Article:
API: Orphenadrine Citrate

What Is Orphenadrine Citrate and How Does It Work?

Orphenadrine Citrate is an anticholinergic drug that also has antihistamine properties. As an anticholinergic, the drug binds to and inhibits both muscarinic acetylcholine receptors as well as N-methyl-D-aspartate (NMDA) receptors in the central nervous system, which are ion channel proteins in the nerve cells that are responsible for synaptic plasticity and memory function. Although the exact mechanism of action is unclear, orphenadrine citrate is thought to interfere with the transmission of nerve impulses from the spinal cord to the muscles, thereby relaxing the muscles.1 The drug is effective for treating spasms and tremors due to Parkinson’s Disease. The drug also acts as an antagonist against histamine H1 receptors, and can be used to treat allergies.

For more information, including a MSDS sheet, please see PNA’s Orphenadrine Citrate page.

Approved Indications

  • Musculoskeletal pain or spasms: Orphenadrine citrate is used for short-term treatment of painful musculoskeletal spasms, usually alongside rest and physical therapy
  • Parkinson’s Disease: Orphenadrine citrate is used to control trembling due to Parkinson’s Disease, again as an adjunct therapy.
  • Allergies: Orphenadrine citrate is related to the structurally similar antihistamine Benadryl and has mild antihistamine effects against allergies

Side Effects and Drug Interactions

Common side effects in patients taking orphenadrine citrate include2:

  • Dry mouth
  • Drowsiness
  • Dizziness or lightheadedness
  • Upset stomach or vomiting
  • Constipation or problems urinating
  • Blurred vision
  • Headache

Patients who suffer from severity of these common side effects should contact their pharmacist or physician right away. Patients who experience rapid or irregular heartbeat, fainting, confusion, anxiety, tremors or seizures, hallucinations, or a skin rash should inform their physician immediately.3 In rare cases, some patients taking this drug have also experienced anaphylactic shock (skin reactions such as itchy hives, and flushed or pale skin, a sense of warmth, a lump in the throat or a swollen tongue that prevents breathing, a weak and rapid pulse, nausea, vomiting or diarrhea, and dizziness or fainting). These patients need immediate emergency intervention.

Patients who are allergic to orphenadrine citrate should not take this drug. Significant drug reaction has been seen with sodium oxybate delivered in oral form. Patients taking antihistamines, drugs for sleep or anxiety, muscle relaxants, narcotic pain relievers, or any medication that causes drowsiness should inform their physician before starting this medication. Patients who have or who have had glaucoma, myasthenia gravis, ulcers, a urinary tract blockage, intestinal blockage, an enlarged prostate, an irregular heartbeat, or liver, kidney, or heart disease should also inform their physician before taking this drug. This drug may be habit forming due to the euphoric nature of its activity.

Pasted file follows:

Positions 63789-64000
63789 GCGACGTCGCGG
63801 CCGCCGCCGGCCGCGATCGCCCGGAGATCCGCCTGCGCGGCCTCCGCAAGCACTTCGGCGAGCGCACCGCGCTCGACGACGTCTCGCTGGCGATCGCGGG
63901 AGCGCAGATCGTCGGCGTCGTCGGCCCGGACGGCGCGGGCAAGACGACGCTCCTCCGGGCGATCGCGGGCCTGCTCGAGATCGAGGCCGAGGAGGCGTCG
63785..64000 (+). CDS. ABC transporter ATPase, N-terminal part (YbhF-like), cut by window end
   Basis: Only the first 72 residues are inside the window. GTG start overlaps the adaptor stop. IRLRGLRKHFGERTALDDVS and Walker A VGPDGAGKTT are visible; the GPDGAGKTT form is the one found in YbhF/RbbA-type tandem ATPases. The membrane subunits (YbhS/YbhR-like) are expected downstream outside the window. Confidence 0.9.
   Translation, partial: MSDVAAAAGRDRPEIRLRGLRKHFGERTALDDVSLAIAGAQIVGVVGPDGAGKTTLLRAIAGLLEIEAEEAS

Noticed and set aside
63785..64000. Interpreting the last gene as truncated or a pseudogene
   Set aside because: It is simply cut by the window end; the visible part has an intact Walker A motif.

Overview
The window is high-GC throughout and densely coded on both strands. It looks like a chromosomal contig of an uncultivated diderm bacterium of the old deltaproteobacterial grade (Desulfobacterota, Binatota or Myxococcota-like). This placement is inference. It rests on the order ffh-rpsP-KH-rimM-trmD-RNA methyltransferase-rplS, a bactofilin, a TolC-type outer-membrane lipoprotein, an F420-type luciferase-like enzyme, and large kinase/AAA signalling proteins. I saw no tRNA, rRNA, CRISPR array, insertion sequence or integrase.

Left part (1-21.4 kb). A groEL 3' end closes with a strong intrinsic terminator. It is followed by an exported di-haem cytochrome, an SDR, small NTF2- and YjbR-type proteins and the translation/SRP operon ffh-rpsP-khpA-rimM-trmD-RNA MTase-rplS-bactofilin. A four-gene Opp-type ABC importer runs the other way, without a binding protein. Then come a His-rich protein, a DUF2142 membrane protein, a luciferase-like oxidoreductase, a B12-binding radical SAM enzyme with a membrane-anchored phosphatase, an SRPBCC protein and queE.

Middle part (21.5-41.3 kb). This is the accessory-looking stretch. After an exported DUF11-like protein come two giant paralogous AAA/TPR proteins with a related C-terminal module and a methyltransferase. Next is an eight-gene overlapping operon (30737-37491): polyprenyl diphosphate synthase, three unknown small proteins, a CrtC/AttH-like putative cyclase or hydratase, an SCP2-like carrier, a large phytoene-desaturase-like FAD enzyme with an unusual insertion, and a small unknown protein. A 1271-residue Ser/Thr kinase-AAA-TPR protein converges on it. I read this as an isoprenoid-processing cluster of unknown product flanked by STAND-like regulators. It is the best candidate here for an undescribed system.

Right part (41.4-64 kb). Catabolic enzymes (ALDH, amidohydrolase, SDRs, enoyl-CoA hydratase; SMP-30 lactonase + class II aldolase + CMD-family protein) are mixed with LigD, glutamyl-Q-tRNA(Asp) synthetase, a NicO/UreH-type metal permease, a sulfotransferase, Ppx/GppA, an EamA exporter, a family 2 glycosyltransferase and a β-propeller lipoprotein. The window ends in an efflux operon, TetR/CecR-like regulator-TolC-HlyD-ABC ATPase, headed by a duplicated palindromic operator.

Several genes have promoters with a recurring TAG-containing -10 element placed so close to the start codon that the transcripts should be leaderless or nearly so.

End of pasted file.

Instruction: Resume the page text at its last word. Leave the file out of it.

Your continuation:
Latest News and Research

Orphenadrine was first invented in the 1940s, both in a citrate form and as a hydrochloride. The former is used to treat muscle spasms whereas the latter has more significant activity against Parkinson’s Disease tremors. More recently, the drug has been investigated for its activity as an anti-spasmodic in patients who have suffered spinal cord injury. Initial results indicate that the drug could control spasms in as early as 30 minutes post delivery. However, more studies are needed to see if the drug is indicated as an effective treatment.4 Another pair of related condition that may benefit from the drug is restless leg syndrome and/or nocturnal cramps, both as second line treatments.5

Along different lines of research, orphenadrine citrate may also be used to treat the rare condition of middle-ear myoclonus is a rare condition. The condition is essentially continuous high-frequency tinnitus caused by spasms in the middle ear. In at least two cases, the condition was easily treated using orphenadrine citrate, although more studies are needed for optimal treatment.6

Buying Guide

PNA is a recommended bulk supplier of Orphenadrine Citrate and other APIs. You can learn more about Orphenadrine Citrate here.

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Resources

Show 6 footnotes

  1. “Orphenadrine,” http://pubchem.ncbi.nlm.nih.gov/compound/orphenadrine#section=Top
  2. “Orphenadrine,” January 13, 2016, https://www.nlm.nih.gov/medlineplus/druginfo/meds/a682162.html#side-effects
  3. “Norflex” 2016, http://www.rxlist.com/norflex-drug.htm
  4. “Spasticity following spinal cord injury,” 2012, http://amlar-res.com/wp-content/uploads/2012/02/spasticity.pdf
  5. “Management of restless legs syndrome and nocturnal cramps,” March 5, 2012, http://onlinelibrary.wiley.com/doi/10.1002/psb.875/epdf
  6. “Objective high-frequency tinnitus of middle-ear myoclonus,” April 2004, https://www.researchgate.net/publication/8632235_Objective_high-frequency_tinnitus_of_middle-ear_myoclonus